Since it's convex lens there in our eyes so image formed on our retina is inverted, so how come that we see upright images?
This is more of a psychology question. After you start seeing things, you notice that a certain side of your vision is the part that will see your finger if you touch your forehead, and the other side will see your finger if you touch your lips. We designate the first as "up" and the second as "down".
The brain just gets a bunch of signals. "up" and "down" are artificial tags we attach, where "up" is the side of our forehead and "down" is the side of our lips.
The brain turns it around. It can also adapt to other alterations of the visual field. It has nothing to do with physics.
I've heard several times the explanation that since the image is inverted on the retina, the brain has to turn it around somehow. This comes from intuitively and probably unconsciously picturing the head as something like a cabin where the brain lives, and sees on a display the image collected from the retina, image which it therefore has to turn around, in order to see it upright. But does the brain have an up or down sense?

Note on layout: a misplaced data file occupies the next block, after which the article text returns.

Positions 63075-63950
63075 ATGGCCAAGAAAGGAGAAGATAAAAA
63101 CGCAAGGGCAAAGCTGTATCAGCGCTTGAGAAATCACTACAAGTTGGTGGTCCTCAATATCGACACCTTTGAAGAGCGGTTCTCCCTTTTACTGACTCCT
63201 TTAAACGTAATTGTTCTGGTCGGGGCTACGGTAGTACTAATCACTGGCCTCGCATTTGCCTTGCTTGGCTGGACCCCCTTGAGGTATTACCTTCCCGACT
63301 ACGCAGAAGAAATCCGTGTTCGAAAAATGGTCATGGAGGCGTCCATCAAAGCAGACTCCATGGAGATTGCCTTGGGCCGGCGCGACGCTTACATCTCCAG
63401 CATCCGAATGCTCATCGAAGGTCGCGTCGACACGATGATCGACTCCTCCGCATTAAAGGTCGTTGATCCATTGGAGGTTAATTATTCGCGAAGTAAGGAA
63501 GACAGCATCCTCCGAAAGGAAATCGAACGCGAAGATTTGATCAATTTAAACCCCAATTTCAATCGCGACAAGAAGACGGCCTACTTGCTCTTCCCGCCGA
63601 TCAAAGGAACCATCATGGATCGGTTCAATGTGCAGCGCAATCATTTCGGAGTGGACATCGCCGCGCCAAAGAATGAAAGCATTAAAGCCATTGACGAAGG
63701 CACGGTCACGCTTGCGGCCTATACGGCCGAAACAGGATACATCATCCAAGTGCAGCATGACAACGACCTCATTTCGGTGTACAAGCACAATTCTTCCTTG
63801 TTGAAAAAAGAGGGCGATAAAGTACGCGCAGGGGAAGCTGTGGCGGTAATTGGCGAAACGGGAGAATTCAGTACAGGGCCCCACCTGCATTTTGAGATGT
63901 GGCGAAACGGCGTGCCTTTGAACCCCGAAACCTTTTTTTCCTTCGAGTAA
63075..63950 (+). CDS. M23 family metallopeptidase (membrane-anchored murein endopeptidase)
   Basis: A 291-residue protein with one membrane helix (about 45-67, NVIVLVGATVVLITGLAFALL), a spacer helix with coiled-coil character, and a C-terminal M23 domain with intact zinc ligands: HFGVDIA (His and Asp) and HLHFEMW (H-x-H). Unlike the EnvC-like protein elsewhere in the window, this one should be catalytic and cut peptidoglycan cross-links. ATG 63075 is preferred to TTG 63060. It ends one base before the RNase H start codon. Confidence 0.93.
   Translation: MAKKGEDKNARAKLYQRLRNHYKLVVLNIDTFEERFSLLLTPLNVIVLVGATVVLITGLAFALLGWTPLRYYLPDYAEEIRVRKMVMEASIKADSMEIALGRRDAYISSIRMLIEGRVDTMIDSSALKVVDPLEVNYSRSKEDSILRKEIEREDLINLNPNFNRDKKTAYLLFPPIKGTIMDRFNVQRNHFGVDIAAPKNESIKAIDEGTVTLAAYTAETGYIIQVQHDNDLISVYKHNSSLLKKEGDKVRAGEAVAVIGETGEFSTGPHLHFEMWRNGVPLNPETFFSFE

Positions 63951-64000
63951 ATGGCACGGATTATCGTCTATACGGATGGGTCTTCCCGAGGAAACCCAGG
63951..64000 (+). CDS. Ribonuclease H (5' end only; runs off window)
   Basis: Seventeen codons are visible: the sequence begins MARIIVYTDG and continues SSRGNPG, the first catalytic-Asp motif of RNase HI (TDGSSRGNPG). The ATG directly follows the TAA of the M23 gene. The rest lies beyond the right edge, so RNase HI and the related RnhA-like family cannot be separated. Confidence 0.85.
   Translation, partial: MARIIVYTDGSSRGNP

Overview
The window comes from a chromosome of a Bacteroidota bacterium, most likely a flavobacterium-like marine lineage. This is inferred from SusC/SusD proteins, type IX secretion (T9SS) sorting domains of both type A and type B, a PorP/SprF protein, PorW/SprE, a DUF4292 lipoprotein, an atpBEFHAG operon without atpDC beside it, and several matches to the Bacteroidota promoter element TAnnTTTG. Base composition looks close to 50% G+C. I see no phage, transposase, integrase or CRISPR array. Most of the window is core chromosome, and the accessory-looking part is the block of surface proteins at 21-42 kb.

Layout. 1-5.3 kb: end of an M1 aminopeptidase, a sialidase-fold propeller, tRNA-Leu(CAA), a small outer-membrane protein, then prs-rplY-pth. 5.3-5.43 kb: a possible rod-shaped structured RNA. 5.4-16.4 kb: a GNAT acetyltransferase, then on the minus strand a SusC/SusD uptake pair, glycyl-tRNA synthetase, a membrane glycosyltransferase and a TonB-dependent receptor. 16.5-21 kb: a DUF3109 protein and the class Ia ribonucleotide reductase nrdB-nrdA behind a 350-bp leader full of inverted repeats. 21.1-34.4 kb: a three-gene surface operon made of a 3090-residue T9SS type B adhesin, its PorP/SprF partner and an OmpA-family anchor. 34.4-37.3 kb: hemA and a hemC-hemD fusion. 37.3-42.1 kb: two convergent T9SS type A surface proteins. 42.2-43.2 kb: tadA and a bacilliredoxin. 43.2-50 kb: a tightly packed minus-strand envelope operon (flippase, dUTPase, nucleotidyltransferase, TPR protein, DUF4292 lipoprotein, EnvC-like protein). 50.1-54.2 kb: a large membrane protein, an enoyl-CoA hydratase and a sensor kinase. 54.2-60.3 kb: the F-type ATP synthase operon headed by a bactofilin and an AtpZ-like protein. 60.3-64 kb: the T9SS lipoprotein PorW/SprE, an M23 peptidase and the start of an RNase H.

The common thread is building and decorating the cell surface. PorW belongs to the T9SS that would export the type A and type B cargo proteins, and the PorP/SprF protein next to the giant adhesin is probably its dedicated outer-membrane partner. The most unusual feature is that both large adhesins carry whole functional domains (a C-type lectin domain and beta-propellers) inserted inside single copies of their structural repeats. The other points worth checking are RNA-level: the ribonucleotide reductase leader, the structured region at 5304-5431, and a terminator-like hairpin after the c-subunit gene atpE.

What if we extract the brain from the skull, without disconnecting it from the rest of the body, and turn it upside down? Would it see the image upside down?
Let me put it differently. If the image would not be inverted (actually rotated), so if the mechanism was different than that of a camera obscura, nobody would have ask why we see upright. But if the image is inverted on the retina, we think that the brain should invert it back. But back with respect to what? There's no reference in the brain with respect to which the image on the retina is inverted. Why should the brain apply an algorithm to invert the image?
protected by Qmechanic♦ May 22 '13 at 8:20
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